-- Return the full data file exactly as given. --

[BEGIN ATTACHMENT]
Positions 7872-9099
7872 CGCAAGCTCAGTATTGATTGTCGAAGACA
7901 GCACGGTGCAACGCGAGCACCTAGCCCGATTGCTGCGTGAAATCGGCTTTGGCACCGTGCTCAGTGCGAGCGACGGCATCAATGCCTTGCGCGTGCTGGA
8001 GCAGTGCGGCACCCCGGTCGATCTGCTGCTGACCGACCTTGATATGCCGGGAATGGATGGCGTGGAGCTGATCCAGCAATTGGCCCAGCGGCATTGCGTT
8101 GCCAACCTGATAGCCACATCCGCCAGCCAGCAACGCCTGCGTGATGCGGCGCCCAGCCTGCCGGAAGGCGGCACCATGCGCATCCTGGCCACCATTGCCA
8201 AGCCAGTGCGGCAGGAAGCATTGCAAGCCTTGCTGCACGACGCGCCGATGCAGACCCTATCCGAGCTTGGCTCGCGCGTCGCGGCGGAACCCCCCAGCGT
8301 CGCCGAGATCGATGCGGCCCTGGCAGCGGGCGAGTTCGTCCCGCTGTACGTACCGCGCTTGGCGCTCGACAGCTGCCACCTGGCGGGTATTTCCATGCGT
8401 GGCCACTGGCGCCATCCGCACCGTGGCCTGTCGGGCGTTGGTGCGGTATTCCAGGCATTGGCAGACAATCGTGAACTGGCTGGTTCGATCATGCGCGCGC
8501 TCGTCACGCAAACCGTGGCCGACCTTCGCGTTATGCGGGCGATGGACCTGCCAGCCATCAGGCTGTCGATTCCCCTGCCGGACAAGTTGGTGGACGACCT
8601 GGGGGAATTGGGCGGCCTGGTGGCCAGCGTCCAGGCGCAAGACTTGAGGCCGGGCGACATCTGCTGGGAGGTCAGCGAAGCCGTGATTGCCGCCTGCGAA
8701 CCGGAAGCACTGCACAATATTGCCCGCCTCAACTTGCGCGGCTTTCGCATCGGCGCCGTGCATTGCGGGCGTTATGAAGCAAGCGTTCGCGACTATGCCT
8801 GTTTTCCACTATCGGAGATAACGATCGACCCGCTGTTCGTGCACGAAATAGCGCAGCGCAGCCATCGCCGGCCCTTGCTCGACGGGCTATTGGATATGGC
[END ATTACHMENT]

Positions 7872-9099
7872 CGCAAGCTCAGTATTGATTGTCGAAGACA
7901 GCACGGTGCAACGCGAGCACCTAGCCCGATTGCTGCGTGAAATCGGCTTTGGCACCGTGCTCAGTGCGAGCGACGGCATCAATGCCTTGCGCGTGCTGGA
8001 GCAGTGCGGCACCCCGGTCGATCTGCTGCTGACCGACCTTGATATGCCGGGAATGGATGGCGTGGAGCTGATCCAGCAATTGGCCCAGCGGCATTGCGTT
8101 GCCAACCTGATAGCCACATCCGCCAGCCAGCAACGCCTGCGTGATGCGGCGCCCAGCCTGCCGGAAGGCGGCACCATGCGCATCCTGGCCACCATTGCCA
8201 AGCCAGTGCGGCAGGAAGCATTGCAAGCCTTGCTGCACGACGCGCCGATGCAGACCCTATCCGAGCTTGGCTCGCGCGTCGCGGCGGAACCCCCCAGCGT
8301 CGCCGAGATCGATGCGGCCCTGGCAGCGGGCGAGTTCGTCCCGCTGTACGTACCGCGCTTGGCGCTCGACAGCTGCCACCTGGCGGGTATTTCCATGCGT
8401 GGCCACTGGCGCCATCCGCACCGTGGCCTGTCGGGCGTTGGTGCGGTATTCCAGGCATTGGCAGACAATCGTGAACTGGCTGGTTCGATCATGCGCGCGC
8501 TCGTCACGCAAACCGTGGCCGACCTTCGCGTTATGCGGGCGATGGACCTGCCAGCCATCAGGCTGTCGATTCCCCTGCCGGACAAGTTGGTGGACGACCT
8601 GGGGGAATTGGGCGGCCTGGTGGCCAGCGTCCAGGCGCAAGACTTGAGGCCGGGCGACATCTGCTGGGAGGTCAGCGAAGCCGTGATTGCCGCCTGCGAA
8701 CCGGAAGCACTGCACAATATTGCCCGCCTCAACTTGCGCGGCTTTCGCATCGGCGCCGTGCATTGCGGGCGTTATGAAGCAAGCGTTCGCGACTATGCCT
8801 GTTTTCCACTATCGGAGATAACGATCGACCCGCTGTTCGTGCACGAAATAGCGCAGCGCAGCCATCGCCGGCCCTTGCTCGACGGGCTATTGGATATGGC